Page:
David Cake, an active leader of ICANN’s Non-Commercial Users Constituency, commented, “Privacy and surveillance is becoming understood as one of the largest, and most complex, issues that must be addressed in the wake of technological change. Attitudes to privacy is emerging as one of the biggest dividers in responses to social and civic innovation. It is clear that privacy and surveillance concerns will only be partially mitigated, as surveillance becomes increasingly practical. But attitudes to use of surveillance techniques will be a major social divider between nations and societies. We see huge rifts emerging around the issue (such as attitudes to the GDPR) and there are certainly nations who are pushing ahead with aggressive surveillance and social control mechanisms. But the existence of the GDPR, and the widespread acceptance of the need for it, is a hopeful sign that acceptance of the need to regulate privacy invasive practices is rising.”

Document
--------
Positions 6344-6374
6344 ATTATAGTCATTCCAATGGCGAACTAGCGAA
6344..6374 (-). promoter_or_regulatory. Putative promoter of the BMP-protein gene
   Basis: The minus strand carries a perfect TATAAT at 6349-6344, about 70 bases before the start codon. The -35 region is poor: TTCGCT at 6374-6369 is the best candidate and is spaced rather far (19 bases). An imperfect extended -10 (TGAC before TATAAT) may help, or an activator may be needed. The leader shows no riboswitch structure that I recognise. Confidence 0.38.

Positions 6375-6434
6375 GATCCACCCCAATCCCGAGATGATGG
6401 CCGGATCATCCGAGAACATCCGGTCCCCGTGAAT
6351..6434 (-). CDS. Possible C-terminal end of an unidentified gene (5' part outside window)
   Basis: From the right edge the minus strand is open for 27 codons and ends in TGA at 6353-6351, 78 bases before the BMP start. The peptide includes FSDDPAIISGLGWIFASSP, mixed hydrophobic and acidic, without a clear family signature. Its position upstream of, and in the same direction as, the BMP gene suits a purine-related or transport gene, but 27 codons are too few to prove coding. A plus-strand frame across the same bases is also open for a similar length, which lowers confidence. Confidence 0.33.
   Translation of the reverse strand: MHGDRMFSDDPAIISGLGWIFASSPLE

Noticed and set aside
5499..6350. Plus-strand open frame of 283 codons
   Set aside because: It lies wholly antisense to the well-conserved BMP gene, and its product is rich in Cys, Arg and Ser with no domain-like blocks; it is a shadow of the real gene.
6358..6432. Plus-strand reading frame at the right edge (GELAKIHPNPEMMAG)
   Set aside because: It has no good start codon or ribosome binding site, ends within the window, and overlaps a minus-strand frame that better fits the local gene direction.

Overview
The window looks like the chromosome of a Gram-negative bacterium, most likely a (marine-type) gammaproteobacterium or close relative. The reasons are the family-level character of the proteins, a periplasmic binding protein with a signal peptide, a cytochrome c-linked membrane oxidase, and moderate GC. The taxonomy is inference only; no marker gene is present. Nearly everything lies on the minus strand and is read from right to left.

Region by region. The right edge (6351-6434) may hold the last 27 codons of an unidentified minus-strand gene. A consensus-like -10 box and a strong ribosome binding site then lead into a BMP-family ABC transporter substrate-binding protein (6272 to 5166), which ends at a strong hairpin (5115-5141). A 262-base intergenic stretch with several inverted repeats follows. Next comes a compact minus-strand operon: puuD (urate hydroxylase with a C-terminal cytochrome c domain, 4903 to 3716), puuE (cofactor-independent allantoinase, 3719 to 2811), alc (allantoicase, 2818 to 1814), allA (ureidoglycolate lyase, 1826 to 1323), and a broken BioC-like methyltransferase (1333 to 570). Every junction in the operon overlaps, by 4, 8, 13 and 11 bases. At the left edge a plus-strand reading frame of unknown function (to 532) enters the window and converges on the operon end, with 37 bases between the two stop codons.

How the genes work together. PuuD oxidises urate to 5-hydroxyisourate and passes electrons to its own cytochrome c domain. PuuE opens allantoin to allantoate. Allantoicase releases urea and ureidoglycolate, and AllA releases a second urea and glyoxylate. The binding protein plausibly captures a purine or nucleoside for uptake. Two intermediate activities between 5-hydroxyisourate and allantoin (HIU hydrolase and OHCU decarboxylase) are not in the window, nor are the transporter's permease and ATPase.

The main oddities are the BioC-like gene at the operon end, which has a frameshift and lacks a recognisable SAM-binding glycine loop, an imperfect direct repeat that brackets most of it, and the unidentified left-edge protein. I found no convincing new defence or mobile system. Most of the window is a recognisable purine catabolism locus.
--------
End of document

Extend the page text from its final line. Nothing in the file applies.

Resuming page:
Some respondents were hopeful that these issues will be worked out if new economic systems are designed and implemented to meet the needs of the digital age. One of them is Henry Lieberman, a research scientist at MIT’s Computer Science and Artificial Intelligence Lab (CSAIL). He wrote, “The continued progress of science will make advances in all areas, such as physical and mental health, etc. The perceived ‘dangers’ of digital technology – loss of privacy, job loss, fake news and hate speech, ‘dehumanization’ of society, etc., are mostly pathologies of capitalism, not pathologies of technology. The next economic systems won’t have the perverse incentives of capitalism that lead to most of these problems. See http://www.whycantwe.org/.”
A pair of experts said government surveillance is a growing issue that will be of great consequence in the coming decade.